Ved thought he was just being cute, but Google decided to give Ved a financial reward anyway. At the time, Ved declined to share how much Google awarded him, telling Business Insider only that it was "more than 10,000."
"Our initial financial reward to Sanmay -- $6,006.13 -- spelled-out Google, numerically (squint a little and you'll see it!). We then doubled this amount when Sanmay donated his reward to charity," Google wrote.
That's right: Ved's reward was a silly number-based game. As Google notes here, Ved ended up giving his winnings to the educational charity The Art of Living India.
That blog post was intended to share the results of Google's bug bounty program, where it pays cash to hackers for finding flaws in the search giant's services. Google says it paid out $2 million last year to more than 300 hackers and security researchers.
Another funny story from that blog post: The most prolific Google bug bounty hunter of the year, Tomasz Bojarski, was paid out an award because he found a security flaw in Google's web form to report security flaws.
Related: Google's recent projects.
Google's recent projects
Google reveals how much it paid the guy who bought Google.com for 1 minute -- and it's hysterical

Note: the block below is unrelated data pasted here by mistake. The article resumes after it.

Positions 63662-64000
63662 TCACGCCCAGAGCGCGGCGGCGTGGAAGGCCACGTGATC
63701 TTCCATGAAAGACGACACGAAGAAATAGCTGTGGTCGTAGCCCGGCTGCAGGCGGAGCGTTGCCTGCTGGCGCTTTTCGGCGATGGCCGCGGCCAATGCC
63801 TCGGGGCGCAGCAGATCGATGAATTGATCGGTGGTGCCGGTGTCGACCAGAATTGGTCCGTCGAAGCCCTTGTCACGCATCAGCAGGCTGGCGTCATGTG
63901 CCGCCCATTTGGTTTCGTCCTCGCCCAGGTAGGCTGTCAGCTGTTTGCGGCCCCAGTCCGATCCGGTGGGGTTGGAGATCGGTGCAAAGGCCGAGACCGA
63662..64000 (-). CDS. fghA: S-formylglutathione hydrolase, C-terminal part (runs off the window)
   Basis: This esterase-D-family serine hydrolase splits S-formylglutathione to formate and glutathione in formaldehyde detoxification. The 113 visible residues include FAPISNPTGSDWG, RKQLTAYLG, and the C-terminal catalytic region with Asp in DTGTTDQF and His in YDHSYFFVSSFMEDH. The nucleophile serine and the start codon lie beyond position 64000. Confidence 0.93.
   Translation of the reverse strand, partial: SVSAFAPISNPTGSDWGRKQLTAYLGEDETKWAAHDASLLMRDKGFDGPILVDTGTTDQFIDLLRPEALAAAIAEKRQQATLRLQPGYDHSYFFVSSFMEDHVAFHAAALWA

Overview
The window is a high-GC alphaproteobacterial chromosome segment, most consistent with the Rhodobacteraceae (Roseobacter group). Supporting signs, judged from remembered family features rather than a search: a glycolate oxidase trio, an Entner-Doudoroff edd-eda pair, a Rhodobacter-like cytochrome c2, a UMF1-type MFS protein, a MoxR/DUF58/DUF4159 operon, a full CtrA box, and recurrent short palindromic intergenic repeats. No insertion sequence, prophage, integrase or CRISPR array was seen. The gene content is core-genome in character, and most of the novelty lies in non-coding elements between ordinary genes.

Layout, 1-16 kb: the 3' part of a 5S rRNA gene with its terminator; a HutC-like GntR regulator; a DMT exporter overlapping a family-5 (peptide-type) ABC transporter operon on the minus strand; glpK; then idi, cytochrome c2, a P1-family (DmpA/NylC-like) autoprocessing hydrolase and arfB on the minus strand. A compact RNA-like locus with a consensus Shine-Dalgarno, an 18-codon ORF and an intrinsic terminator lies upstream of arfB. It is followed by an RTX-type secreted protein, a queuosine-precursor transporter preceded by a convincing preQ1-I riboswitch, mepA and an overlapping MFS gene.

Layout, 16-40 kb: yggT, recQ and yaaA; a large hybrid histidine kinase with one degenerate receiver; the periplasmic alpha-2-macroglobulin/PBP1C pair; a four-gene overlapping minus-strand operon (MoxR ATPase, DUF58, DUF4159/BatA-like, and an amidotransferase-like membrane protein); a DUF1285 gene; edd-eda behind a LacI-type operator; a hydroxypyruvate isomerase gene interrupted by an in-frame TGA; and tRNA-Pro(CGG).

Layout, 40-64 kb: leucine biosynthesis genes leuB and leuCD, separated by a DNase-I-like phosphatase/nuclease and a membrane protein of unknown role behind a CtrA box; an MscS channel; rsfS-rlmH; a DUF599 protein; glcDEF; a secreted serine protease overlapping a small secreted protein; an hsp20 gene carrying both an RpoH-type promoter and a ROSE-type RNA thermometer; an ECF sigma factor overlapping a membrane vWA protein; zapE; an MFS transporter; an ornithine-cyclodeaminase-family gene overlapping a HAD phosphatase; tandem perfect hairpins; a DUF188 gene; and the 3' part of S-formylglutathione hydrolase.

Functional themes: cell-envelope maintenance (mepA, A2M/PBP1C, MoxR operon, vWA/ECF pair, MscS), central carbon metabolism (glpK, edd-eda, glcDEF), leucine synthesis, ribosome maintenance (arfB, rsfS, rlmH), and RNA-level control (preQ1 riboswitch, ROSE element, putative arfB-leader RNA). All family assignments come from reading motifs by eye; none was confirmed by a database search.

A Google Street View vehicle collects imagery for Google Maps while driving down a street in Calais, northern France, on July 29, 2015. AFP PHOTO / PHILIPPE HUGUEN (Photo credit should read PHILIPPE HUGUEN/AFP/Getty Images)
An attendee looks through a Legendary Pictures Inc. branded Google Cardboard VR (virtual reality) viewer during the Comic-Con International convention in San Diego, California, U.S., on Thursday, July 9, 2015. Comic-Con International is a nonprofit educational corporation dedicated to creating awareness of comics and related popular art forms. Photographer: Patrick T. Fallon/Bloomberg via Getty Images
A PrecisionHawk employee demonstrates a drone featuring LATAS (Low Altitude Tracking and Avoidance System) in Durham, North Carolina, U.S., on Tuesday, July 7, 2015. Google Inc. is joining some of the biggest companies in technology, communications and aviation -- including Amazon.com Inc., Verizon Communications Inc. and Harris Corp. -- in trying to create an air-traffic control system to prevent mid-air collisions. PrecisionHawk, a Raleigh, North Carolina, drone company with about 100 employees, began developing its own drone traffic control system because the large agriculture and oil companies it flies for wanted something to keep tabs on unmanned flights. Photographer: Jason Arthurs/Bloomberg via Getty Images
Google staff explain the new 'Internet Cycles' that are designed to bring Internet training to Indian villages after its launch in Mumbai on July 3, 2015. Tata Trusts and Google India launched a special program called Internet Saathi to empower women and their communities in rural India by enabling them to benefit from the Internet. The joint initiative is aimed at bridging the technology gender divide, which currently puts women in rural India at further risk of getting marginalized in the society as the world around them benefits from getting online. AFP PHOTO / INDRANIL MUKHERJEE (Photo credit should read INDRANIL MUKHERJEE/AFP/Getty Images)